February 17, 2021
The Department of Justice Feb. 17 unsealed a federal indictment charging three North Korean computer programmers with participating in a wide-ranging criminal conspiracy to conduct a series of destructive cyberattacks, to steal and extort more than $1.3 billion from financial institutions and companies, including Sony Pictures and AMC Theatres.
The indictment alleges a broad array of criminal cyber activities undertaken by the conspiracy, in the United States and abroad, for revenge or financial gain. The schemes included a destructive cyberattack on Sony Pictures Entertainment in November 2014 in retaliation for The Interview, a movie comedy that depicted a fictional assassination of North Korean leader Kim Jong Un.
The attack resulted in the release of confidential emails and sensitive information from the studio, executives and other employees, leading to the departure of co-chairman Amy Pascal.
The hackers also targeted AMC Theatres, which was scheduled to screen the movie in December; and a 2015 intrusion into Mammoth Screen, which was producing a fictional TV series involving a British nuclear scientist taken prisoner in DPRK.
Named in the indictment, filed Dec. 8, 2020, in the U.S. District Court in Los Angeles, Jon Chang Hyok, 31; Kim Il, 27; and Park Jin Hyok, 36 — all alleged members of units of the Reconnaissance General Bureau (RGB), a military intelligence agency of the Democratic People’s Republic of Korea (DPRK), which engaged in criminal in a single conspiracy to cause damage, steal data and money, and otherwise further the strategic and financial interests of the DPRK government and its leader, Kim Jong Un.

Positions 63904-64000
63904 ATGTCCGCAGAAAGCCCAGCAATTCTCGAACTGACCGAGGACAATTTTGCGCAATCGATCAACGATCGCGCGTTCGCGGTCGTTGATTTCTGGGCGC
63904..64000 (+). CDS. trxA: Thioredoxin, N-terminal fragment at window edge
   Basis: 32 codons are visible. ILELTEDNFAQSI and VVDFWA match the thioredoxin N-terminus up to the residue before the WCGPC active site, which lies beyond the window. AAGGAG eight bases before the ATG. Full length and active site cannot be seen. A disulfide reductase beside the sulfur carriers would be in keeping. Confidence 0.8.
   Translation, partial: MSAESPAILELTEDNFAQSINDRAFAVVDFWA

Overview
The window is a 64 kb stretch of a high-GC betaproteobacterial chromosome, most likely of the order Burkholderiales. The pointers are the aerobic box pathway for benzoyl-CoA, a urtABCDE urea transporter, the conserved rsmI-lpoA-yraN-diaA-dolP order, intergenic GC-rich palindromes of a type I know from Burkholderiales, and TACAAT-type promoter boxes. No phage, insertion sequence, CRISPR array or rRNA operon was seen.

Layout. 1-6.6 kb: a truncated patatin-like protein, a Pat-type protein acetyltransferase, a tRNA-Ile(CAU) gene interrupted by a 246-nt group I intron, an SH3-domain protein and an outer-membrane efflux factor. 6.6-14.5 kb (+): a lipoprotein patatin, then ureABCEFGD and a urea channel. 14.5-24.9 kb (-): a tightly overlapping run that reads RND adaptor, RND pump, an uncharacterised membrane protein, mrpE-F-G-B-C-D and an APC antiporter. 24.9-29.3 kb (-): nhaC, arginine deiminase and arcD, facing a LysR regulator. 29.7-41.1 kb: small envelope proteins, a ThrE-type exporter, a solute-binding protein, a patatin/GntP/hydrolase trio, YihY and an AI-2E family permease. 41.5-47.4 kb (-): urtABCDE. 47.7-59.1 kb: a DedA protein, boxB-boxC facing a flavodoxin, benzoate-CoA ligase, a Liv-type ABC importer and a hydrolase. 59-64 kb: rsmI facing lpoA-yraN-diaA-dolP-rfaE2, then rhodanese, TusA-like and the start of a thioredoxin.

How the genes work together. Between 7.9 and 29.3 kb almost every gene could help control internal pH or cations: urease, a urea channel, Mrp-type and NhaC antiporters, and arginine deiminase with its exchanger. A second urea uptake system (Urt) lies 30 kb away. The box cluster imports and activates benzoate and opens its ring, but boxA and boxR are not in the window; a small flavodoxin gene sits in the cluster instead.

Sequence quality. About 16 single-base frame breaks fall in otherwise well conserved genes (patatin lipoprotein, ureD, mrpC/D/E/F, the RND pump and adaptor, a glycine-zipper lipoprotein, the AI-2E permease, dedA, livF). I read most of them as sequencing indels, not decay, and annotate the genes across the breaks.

The North Korean military hacking units are known by multiple names in the cybersecurity community, including Lazarus Group and Advanced Persistent Threat 38, according to the DOJ. Park was previously charged in a criminal complaint unsealed in September 2018.
“As laid out in today’s indictment, North Korea’s operatives, using keyboards rather than guns, stealing digital wallets of cryptocurrency instead of sacks of cash, are the world’s leading bank robbers,” Assistant Attorney General John C. Demers of the Justice Department’s National Security Division, said in a statement. “The Department will continue to confront malicious nation state cyber activity with our unique tools and work with our fellow agencies and the family of norms abiding nations to do the same.”
The indictment expands upon the FBI’s 2018 charges for the cyberattacks conducted by the North Korea to extract revenge and obtain money to prop up its regime.
“The ongoing targeting, compromise, and cyber-enabled theft by North Korea from global victims was met with the outstanding, persistent investigative efforts of the FBI in close collaboration with U.S. and foreign partners,” said FBI Deputy Director Paul Abbate. “By arresting facilitators, seizing funds, and charging those responsible for the hacking conspiracy, the FBI continues to impose consequences and hold North Korea accountable for its/their criminal cyber activity.”